In Review: Final Destination 5

By Adam Vaughan

It was with bewilderment and mild annoyance that I entered the screening of Final Destination 5 whose predecessor The Final Destination had a gratifying finite ring to it. Alas, money (no doubt boosted by its 3D), audience numbers and Hollywood writers with sadistic minds deciding how best to off their air-headed characters means that the fifth in the franchise gets its chance to cheat death. But it doesn’t get very far.

As with the previous movies, the plot remains the same – guy/gal has a premonition of some disaster, saves his group from disaster, before being bumped off one-by-one by the big Grim – only the names, places and deaths are different. A bridge collapse is the catalyst for our doomed group this time round as they travel to a business retreat to undergo team bonding exercises. Yes. Really. Surely this must be a sign that even the writers, after five editions, are running out of ideas?

That said, some of the sequences of death-dodging are pretty gruesome, although I’m apprehensive as to whether I should divulge any details of them as these episodes will be the only bits of creativity you’ll witness. But if I said ‘death by acupuncture and laser eye surgery’ (though not at the same time I hasten to add), I hope that’s enough to galvanise your gore-buds.

It has always been the case with this series of films that the outlandish offings are their highlights and they’ve got progressively sillier as the franchise has worn on. Director Steven Quale stages them as drawn out slapstick routines worthy of The Benny Hill Show. He is mostly known for serving as second unit director, responsible for the ‘actiony’ bits in films such as Titanic and Avatar. It’s no surprise then that the ‘talky’ bits play like an afternoon T.V. movie on Channel 5. And I mean that in the harshest way possible.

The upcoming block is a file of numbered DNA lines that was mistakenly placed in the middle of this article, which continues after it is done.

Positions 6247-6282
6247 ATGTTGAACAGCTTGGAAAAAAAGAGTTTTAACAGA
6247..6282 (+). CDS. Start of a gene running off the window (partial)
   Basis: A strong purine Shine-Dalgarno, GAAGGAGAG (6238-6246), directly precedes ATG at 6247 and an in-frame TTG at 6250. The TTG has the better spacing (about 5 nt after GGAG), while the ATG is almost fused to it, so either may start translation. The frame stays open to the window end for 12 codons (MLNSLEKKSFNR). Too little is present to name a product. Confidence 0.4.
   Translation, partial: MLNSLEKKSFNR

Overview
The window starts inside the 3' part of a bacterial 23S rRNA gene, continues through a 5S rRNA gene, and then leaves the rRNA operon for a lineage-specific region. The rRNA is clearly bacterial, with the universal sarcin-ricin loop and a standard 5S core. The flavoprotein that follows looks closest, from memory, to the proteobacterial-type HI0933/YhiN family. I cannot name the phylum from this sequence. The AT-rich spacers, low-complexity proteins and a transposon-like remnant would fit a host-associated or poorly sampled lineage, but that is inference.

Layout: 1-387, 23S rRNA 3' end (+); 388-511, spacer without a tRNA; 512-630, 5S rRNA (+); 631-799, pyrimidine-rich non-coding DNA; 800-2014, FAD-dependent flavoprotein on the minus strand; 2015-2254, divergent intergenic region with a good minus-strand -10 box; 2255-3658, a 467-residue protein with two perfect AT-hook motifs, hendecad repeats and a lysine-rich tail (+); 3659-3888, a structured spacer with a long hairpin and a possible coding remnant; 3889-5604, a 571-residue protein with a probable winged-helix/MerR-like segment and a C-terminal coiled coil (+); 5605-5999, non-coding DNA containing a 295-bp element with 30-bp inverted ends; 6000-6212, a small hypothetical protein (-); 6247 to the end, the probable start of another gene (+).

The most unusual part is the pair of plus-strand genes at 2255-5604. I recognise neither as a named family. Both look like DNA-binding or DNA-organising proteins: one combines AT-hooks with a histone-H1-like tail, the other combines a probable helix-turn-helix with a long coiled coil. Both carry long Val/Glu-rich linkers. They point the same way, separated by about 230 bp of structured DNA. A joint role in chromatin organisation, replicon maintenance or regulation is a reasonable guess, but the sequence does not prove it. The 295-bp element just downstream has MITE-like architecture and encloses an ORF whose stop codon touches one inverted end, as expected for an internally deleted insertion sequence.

The film’s only substance comes from one of the lambs to the slaughter pondering as to whether they would be able to kill a stranger, therefore cheating death. Otherwise, this is murder by numbers and frankly the numbers simply don’t add up. One can only hope that this will be the final Final Destination. Then again, I said that at the end of the fourth one.

Adam has awarded Final Destination 5 one Torch of Truth

One response to “In Review: Final Destination 5

  1. Really? One Flame? Each to their own I guess, but I thoroughly enjoyed FD5; it was much more watchable than FD4, and quite possibly my favourite of the series. Also, Miles Fisher (who plays Peter) looks FAR too much like Tom Cruise to not be Tom Cruise.

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